Cognitive Processing

, Volume 6, Issue 4, pp 243–252

Thinking in action: thought made visible in contemporary dance

Research Report

DOI: 10.1007/s10339-005-0014-x

Cite this article as:
Stevens, C. & McKechnie, S. Cogn Process (2005) 6: 243. doi:10.1007/s10339-005-0014-x


Contemporary dance—movement deliberately and systematically cultivated for its own sake—is examined in the light of the procedural and declarative view of long-term knowledge. We begin with a description of two settings in which new works of contemporary dance are created and performed. Although non-verbal, contemporary dance can be a language declared through movement and stillness of the body. Ideas for new movement material come from objects, events or imaginings that are spoken, seen, heard, imagined, or felt. Declared through movement, the idea becomes visible. Communication in dance involves general psychological processes such as direct visual perception of motion and force, motor simulation via mirror neurons, and implicit learning of movement vocabularies and grammars. Creating and performing dance appear to involve both procedural and declarative knowledge. The latter includes the role of episodic memory in performance and occasional labelling of movement phrases and sections in rehearsal. Procedural knowledge in dance is augmented by expressive nuance, feeling and communicative intent that is not characteristic of other movement-based procedural tasks. Having delineated lexical and grammatical components in dance, neural mechanisms are identified based on Ullman’s (Ullman in Cognition 92:231–270, 2004) alignment of lexical knowledge with declarative memory and mental grammar with procedural memory. We conclude with suggestions for experiments to test these assumptions that concern thought in action in composition, performance and appreciation of contemporary dance.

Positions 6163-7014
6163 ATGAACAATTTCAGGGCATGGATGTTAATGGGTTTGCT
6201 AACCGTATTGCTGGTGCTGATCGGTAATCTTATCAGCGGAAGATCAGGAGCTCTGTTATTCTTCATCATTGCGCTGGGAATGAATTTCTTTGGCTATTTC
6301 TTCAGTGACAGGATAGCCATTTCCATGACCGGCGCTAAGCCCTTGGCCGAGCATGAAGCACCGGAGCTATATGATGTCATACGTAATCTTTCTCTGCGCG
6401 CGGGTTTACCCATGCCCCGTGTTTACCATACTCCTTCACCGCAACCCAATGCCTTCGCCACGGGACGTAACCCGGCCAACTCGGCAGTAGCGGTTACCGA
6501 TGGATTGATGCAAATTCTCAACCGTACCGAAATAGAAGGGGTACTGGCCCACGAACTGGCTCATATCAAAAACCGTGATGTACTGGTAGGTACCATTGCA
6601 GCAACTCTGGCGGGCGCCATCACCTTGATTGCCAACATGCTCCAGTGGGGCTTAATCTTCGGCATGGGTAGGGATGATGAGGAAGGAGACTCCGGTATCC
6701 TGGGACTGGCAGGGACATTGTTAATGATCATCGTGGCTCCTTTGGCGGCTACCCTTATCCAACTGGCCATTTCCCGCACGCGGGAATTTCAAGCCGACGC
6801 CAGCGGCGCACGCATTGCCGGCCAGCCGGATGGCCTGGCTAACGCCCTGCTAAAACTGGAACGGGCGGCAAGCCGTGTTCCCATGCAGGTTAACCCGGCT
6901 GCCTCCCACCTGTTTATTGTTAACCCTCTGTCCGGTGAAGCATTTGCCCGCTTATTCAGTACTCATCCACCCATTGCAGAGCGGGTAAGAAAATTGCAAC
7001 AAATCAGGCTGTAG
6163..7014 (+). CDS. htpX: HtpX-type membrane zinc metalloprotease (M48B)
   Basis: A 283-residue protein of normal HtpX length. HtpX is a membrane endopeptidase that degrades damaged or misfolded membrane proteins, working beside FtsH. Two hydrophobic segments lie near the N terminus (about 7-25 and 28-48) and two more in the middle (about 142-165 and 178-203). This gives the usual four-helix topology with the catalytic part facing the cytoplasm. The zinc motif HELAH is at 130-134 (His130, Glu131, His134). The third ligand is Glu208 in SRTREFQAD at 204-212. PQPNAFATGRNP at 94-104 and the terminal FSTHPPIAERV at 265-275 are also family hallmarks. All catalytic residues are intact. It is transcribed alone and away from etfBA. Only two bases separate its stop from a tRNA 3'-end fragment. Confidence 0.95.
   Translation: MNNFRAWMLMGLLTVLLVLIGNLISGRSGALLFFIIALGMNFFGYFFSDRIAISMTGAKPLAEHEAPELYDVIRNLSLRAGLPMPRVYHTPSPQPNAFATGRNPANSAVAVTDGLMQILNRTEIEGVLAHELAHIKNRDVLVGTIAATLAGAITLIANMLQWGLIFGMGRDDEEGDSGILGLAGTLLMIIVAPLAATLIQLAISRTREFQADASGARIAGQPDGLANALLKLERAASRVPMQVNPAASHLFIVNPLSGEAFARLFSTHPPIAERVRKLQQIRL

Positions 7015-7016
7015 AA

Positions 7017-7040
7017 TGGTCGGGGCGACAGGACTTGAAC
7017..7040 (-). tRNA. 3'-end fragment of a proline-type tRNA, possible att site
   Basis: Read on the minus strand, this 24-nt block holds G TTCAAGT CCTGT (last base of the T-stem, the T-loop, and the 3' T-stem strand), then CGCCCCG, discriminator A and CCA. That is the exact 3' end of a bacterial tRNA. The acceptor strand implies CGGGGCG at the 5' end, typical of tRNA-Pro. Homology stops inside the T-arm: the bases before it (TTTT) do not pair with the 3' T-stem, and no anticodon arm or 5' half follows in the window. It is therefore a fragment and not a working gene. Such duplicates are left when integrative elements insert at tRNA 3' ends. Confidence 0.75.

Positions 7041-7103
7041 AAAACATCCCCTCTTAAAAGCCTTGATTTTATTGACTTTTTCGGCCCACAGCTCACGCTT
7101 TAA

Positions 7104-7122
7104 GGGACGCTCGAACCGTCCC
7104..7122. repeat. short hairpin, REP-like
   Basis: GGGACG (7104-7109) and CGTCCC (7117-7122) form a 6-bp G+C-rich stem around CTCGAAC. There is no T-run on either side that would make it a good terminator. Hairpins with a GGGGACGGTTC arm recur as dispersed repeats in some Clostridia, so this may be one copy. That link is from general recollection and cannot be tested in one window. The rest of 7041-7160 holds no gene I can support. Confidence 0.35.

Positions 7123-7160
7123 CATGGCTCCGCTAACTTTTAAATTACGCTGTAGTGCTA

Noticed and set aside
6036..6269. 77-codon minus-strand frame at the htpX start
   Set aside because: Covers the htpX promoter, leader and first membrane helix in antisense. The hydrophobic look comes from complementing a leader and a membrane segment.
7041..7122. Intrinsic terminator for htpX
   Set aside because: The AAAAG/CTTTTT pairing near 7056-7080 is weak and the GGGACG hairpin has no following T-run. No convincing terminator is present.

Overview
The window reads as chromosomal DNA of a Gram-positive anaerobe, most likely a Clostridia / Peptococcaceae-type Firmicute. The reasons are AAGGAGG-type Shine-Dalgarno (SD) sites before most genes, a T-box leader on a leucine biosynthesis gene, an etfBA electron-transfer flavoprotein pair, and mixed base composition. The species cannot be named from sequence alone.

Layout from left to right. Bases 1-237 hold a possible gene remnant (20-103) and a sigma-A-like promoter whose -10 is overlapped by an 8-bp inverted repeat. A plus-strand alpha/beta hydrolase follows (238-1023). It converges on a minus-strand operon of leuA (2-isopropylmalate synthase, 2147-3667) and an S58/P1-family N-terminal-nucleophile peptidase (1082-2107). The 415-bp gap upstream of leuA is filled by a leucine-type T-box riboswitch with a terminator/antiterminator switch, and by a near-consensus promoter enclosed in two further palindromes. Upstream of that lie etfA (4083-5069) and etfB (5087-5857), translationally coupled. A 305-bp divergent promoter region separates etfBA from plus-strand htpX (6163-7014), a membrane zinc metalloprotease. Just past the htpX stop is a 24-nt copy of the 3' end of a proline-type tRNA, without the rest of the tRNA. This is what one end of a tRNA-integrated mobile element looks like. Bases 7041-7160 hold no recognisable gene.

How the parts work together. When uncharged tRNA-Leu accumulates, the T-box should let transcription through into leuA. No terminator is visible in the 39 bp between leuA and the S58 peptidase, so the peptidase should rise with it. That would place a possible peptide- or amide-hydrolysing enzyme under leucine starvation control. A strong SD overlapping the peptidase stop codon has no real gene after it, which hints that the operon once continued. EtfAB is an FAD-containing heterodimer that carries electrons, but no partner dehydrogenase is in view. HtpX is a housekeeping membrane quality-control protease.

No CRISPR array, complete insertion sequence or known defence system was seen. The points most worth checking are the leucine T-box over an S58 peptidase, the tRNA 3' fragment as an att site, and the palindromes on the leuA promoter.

ActionMemoryProcedural knowledgeDeclarative knowledgeImplicit learningNon-verbal communication

Copyright information

© Marta Olivetti Belardinelli and Springer-Verlag 2005

Authors and Affiliations

  1. 1.MARCS Auditory LaboratoriesUniversity of Western SydneySouth PenrithAustralia
  2. 2.School of DanceVictorian College of the ArtsMelbourneAustralia